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Shrinking Star Michael Urie Describes Harrison Ford's On-Set Behavior, Calls Him A 'Cranky' Leader

People's interactions with their co-workers can run an entire gamut of feelings. Some people may look at coworkers as friends, while others may see them as competitors, or treat them with some kind of ambivalent apathy that separates work from home life. That isn't to say that actors don't share the same kind of feelings regarding each other, with Express reporting on the infamous contempt Tommy Lee Jones held for Jim Carrey on the set of "Batman Forever," or Decider noting that Adam Sandler and Drew Barrymore have an exceptional friendship.

"Shrinking" is an upcoming series on Apple TV+ that focuses on therapist Jimmy Laird (Jason Segel). After some incredibly potent trauma that weighs heavily on Laird's mind, he begins giving exceptionally blunt, abrasive, and oftentimes true advice to his patients. This results in shocking responses, though his words start to resonate with his patients in ways they never thought possible. Some of Segel's costars on "Shrinking" are Harrison Ford and Michael Urie, with Ford's character of Dr. Paul Rhodes acting as a guiding hand to Laird. Urie has recently appeared on a late-night talk show, and he definitely has an interesting way of elaborating on what it is like working with Ford.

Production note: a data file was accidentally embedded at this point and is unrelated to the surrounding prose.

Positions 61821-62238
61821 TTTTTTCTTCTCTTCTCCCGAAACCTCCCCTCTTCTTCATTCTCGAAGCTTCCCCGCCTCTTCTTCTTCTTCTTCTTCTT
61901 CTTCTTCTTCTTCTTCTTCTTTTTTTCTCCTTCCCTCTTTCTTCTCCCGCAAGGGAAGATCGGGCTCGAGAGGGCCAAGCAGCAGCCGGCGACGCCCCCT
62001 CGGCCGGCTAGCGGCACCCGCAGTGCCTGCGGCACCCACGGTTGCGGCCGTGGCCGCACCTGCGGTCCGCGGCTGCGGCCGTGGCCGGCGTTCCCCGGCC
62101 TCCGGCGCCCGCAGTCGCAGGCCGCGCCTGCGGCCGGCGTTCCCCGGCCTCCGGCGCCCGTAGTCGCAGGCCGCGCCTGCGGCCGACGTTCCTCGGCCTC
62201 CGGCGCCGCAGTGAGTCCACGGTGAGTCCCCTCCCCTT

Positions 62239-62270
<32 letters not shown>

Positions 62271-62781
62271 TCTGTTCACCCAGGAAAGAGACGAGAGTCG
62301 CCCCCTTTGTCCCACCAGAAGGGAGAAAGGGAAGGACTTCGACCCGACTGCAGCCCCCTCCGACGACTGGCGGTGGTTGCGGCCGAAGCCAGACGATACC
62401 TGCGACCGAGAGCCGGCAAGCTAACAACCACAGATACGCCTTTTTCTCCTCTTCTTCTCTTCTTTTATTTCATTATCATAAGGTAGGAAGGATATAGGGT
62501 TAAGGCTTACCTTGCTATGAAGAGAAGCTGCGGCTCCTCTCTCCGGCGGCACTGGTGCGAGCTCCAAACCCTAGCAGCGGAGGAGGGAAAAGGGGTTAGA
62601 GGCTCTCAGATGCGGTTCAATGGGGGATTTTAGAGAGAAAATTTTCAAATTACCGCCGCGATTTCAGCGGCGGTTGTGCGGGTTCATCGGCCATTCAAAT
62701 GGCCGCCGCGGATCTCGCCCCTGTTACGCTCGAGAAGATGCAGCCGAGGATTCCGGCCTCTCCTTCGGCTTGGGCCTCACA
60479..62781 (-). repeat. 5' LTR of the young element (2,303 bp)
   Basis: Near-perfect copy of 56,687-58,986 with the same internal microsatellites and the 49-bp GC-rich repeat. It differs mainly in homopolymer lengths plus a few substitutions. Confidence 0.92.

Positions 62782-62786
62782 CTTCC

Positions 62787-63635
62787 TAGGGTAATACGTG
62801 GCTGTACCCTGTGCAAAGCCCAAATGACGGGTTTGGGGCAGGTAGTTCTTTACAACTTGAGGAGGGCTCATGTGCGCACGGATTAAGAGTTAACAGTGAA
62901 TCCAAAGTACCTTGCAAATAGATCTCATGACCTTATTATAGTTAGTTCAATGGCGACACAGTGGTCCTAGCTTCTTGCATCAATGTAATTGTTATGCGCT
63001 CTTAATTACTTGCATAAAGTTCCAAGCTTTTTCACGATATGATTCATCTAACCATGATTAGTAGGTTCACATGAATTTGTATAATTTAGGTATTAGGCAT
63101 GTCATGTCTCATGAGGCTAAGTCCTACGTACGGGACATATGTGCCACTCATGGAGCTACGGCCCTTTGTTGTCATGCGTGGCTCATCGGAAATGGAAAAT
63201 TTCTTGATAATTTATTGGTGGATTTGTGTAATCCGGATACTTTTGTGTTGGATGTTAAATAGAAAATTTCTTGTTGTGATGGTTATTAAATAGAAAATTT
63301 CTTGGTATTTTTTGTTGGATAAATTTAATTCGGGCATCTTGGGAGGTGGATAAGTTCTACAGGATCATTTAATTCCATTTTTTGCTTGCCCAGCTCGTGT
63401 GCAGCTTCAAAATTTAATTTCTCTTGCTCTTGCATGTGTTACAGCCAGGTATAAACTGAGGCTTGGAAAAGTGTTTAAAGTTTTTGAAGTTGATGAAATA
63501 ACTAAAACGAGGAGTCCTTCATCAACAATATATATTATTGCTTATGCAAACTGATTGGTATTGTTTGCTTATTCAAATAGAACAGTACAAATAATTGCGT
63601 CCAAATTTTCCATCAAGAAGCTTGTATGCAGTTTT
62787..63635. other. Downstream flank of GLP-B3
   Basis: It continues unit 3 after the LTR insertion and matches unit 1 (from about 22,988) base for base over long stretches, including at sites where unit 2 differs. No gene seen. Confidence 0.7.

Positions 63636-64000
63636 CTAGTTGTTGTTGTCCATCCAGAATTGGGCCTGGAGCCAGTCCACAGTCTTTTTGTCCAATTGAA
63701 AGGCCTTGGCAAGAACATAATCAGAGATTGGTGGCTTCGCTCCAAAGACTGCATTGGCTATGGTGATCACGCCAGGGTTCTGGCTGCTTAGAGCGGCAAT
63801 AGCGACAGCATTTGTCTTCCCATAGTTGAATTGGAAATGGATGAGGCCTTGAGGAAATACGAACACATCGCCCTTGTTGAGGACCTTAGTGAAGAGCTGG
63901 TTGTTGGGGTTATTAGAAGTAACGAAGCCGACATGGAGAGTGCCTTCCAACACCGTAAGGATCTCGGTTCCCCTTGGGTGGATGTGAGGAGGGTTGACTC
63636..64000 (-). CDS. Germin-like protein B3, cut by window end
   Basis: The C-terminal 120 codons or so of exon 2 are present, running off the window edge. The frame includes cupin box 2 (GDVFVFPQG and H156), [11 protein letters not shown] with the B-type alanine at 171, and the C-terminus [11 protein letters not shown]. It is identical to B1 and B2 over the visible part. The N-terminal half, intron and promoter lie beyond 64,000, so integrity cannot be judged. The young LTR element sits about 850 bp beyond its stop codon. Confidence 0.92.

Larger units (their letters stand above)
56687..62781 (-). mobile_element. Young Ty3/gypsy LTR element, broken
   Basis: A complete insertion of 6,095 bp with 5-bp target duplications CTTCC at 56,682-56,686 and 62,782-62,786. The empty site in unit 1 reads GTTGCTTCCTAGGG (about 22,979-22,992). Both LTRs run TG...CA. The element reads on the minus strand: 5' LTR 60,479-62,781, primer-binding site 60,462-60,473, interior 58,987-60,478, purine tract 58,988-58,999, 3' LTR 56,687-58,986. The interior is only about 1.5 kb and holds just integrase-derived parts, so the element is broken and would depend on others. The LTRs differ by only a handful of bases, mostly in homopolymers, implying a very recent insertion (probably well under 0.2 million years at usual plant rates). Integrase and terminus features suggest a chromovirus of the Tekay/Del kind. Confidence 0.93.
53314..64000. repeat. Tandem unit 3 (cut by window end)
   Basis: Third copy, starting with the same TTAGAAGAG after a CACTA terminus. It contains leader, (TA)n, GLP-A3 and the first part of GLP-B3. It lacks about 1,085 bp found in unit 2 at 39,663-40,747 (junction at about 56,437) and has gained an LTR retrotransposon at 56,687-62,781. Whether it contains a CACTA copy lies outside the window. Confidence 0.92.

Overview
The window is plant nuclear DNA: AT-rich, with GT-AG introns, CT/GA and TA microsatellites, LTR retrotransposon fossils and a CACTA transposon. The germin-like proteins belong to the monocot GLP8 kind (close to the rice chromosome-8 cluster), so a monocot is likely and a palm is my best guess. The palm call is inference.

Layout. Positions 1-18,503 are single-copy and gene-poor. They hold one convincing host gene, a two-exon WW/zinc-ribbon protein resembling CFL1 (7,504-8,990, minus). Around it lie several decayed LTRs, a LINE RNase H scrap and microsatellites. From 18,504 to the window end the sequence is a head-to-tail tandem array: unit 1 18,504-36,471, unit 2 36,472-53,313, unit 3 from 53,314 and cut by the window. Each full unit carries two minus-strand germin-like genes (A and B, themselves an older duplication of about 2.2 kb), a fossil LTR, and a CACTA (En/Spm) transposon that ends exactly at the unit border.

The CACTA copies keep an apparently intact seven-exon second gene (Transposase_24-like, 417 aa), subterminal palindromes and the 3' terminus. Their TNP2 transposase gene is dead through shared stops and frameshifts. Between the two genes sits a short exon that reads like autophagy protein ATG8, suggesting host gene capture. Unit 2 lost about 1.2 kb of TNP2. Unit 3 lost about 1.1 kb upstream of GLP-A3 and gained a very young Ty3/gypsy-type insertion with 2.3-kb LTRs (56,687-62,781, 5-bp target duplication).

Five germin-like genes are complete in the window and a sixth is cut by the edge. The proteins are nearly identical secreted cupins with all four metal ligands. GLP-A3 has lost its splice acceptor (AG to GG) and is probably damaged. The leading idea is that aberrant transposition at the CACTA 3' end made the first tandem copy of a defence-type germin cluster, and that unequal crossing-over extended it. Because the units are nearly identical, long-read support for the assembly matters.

Urie says Ford is gruff but appreciates a good joke

While out promoting "Shrinking" on "The Late Late Show with James Corden," Michael Urie was asked what it was like to work with the legendary Harrison Ford, with Corden joking and wondering if Ford is as intimidating as he seems. Urie laughed, "He is an intimidating guy. He really likes to lead with this cranky and gruff attitude. But he's like an actor, he's just like a regular actor." At this point, Corden's other guest Anna Kendrick interjevted that since Ford is just like an actor like them, that implies that he is crazy. Corden then took hold of the conversation, and asked Urie how one might break the proverbial ice and make common ground with the actor known for roles like Indiana Jones and Han Solo.

Urie replied, "Well, you kind of have to make fun of him a little bit. He loves that. He loves making fun of people. After one of our first scenes together, it was just me and him, and we had done a few takes. They were moving the camera, and I was like, 'you know, you're very good at this,' and he goes, 'And you thought I was just a pretty face.'" With this statement in mind, it seems as if Urie's suggestion about getting on Ford's good side involves a little lighthearted banter, though one should definitely expect it in return. Either way, it will be interesting to see what the on-screen behavior of Urie and Ford's characters in "Shrinking" looks like, knowing that the two seemed to have a good rapport when the cameras aren't rolling.